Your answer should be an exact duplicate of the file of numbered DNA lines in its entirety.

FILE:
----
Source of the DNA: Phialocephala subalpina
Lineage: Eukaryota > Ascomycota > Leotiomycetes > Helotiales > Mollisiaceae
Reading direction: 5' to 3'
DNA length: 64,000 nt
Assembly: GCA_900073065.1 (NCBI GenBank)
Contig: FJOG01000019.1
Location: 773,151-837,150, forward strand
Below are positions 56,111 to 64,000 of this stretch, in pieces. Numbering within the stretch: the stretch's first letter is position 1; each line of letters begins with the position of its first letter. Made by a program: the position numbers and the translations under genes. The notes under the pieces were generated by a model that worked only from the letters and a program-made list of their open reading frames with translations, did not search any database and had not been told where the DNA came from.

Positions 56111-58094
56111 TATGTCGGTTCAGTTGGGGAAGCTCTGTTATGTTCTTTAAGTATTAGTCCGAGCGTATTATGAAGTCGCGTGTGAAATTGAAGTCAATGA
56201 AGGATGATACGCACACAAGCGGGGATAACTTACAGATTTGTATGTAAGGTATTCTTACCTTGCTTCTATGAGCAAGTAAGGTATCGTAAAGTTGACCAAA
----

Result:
Source of the DNA: Phialocephala subalpina
Lineage: Eukaryota > Ascomycota > Leotiomycetes > Helotiales > Mollisiaceae
Reading direction: 5' to 3'
DNA length: 64,000 nt
Assembly: GCA_900073065.1 (NCBI GenBank)
Contig: FJOG01000019.1
Location: 773,151-837,150, forward strand
Below are positions 56,111 to 64,000 of this stretch, in pieces. Numbering within the stretch: the stretch's first letter is position 1; each line of letters begins with the position of its first letter. Made by a program: the position numbers and the translations under genes. The notes under the pieces were generated by a model that worked only from the letters and a program-made list of their open reading frames with translations, did not search any database and had not been told where the DNA came from.

Positions 56111-58094
56111 TATGTCGGTTCAGTTGGGGAAGCTCTGTTATGTTCTTTAAGTATTAGTCCGAGCGTATTATGAAGTCGCGTGTGAAATTGAAGTCAATGA
56201 AGGATGATACGCACACAAGCGGGGATAACTTACAGATTTGTATGTAAGGTATTCTTACCTTGCTTCTATGAGCAAGTAAGGTATCGTAAAGTTGACCAAA